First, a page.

Karnataka decision to stop Shramik trains shock migrant workers

South India

The Karnataka government’s decision to stop interstate special trains ferrying migrant workers from the state capital of Benguluru to their home town has evoked strong protests from workers. Labour unions and human rights activists.

The state government applied brake on the movement of the workers from Odisha, Uttar Pradesh, Bihar, Jharkhand and other states following a meeting Chief Minister B S Yediyurappa had with the representatives of the Real Estate Developers Associations on Tuesday, May 5.

According to the New Indian Express, the state government asked the Southern Railways to cancel all scheduled trains after the associations agreed to pay wages to workers for the entire period of lockdown, and ensure all essential facilities, including safety gear, at workplaces.

Justifying the decision, the chief minister said there was no need for workers to rush back to their home towns as the Covid-19 situation in the state was better compared to other states. “We will ensure employment and wages for all workers. Builders have also assured that all facilities, including lodging, food and wages will be given to them,” Yediyurappa he added.  

Quoting sources, the report stated that majority of stranded migrants are construction workers. As per state government data, around 5,000 workers registered through the Seva Sindhu portal, while 9,000 passengers have already been transported via special trains as of Tuesday. “The passengers who were sent on trains were not registered. Several left earlier too,” a senior officer working with the state Covid-19 team told TNIE.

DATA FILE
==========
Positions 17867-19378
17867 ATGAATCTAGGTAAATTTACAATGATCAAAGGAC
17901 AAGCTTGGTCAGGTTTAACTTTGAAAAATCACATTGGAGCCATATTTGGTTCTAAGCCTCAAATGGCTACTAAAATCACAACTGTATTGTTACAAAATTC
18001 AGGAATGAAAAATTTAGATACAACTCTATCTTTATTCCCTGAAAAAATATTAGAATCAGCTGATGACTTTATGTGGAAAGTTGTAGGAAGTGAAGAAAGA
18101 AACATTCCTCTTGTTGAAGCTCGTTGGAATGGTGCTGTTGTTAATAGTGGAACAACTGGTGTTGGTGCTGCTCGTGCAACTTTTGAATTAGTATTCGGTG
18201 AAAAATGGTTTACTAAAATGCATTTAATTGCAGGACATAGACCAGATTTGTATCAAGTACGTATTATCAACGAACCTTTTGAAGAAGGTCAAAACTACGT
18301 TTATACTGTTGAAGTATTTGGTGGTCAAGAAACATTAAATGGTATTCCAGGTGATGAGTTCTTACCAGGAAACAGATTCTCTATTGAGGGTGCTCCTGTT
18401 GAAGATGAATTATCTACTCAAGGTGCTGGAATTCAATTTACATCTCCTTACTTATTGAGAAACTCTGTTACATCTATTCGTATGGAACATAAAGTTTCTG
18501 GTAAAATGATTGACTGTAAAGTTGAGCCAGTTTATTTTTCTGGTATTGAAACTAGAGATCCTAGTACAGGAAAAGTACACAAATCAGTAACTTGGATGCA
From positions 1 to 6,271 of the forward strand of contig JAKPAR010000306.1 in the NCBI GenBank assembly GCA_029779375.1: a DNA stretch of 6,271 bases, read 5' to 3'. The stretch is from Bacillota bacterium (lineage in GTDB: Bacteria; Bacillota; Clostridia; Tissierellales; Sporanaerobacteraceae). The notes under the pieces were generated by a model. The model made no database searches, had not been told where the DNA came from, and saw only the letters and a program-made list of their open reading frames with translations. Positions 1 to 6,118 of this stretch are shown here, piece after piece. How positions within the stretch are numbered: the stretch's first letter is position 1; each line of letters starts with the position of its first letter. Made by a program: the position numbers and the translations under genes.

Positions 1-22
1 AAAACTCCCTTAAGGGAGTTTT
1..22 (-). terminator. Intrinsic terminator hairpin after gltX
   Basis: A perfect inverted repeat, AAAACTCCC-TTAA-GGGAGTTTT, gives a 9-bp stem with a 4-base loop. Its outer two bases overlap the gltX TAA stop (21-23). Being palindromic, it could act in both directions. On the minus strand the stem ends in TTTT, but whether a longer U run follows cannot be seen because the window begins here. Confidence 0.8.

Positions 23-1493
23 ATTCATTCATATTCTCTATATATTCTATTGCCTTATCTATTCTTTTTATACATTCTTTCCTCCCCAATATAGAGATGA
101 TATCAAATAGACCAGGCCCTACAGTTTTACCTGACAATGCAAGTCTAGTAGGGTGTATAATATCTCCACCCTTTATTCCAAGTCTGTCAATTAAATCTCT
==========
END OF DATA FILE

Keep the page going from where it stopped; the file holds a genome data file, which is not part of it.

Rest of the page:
The News Minute reported that most of the workers who wanted to leave the city have been living without pay for the last 40 days and were forced to seek help to feed themselves, from the government, employers or volunteer groups. But with no trains, these workers cannot even escape the deplorable living conditions exacerbated by this lockdown for the comfort of their homes on their own will.

Maitreyi Krishnan, an advocate and member of All India Council of Central Trade Unions in Karnataka said the decision was shocking. “Workers have a right to go home. Article 19 (1) (d) guarantees freedom of movement, this was suspended, how long more? Article 23 prohibits forced labour. What Karnataka government is doing on behalf of the real estate lobby is forced labour,” she was quoted by the News Minute as saying.

Vinay Sreenivasa, Bengaluru-based lawyer and activist, said, “The poor in this country are only meant to serve the rich. It is disgusting to see the government behave like this.”

Image Credit: New Indian Express

All Comments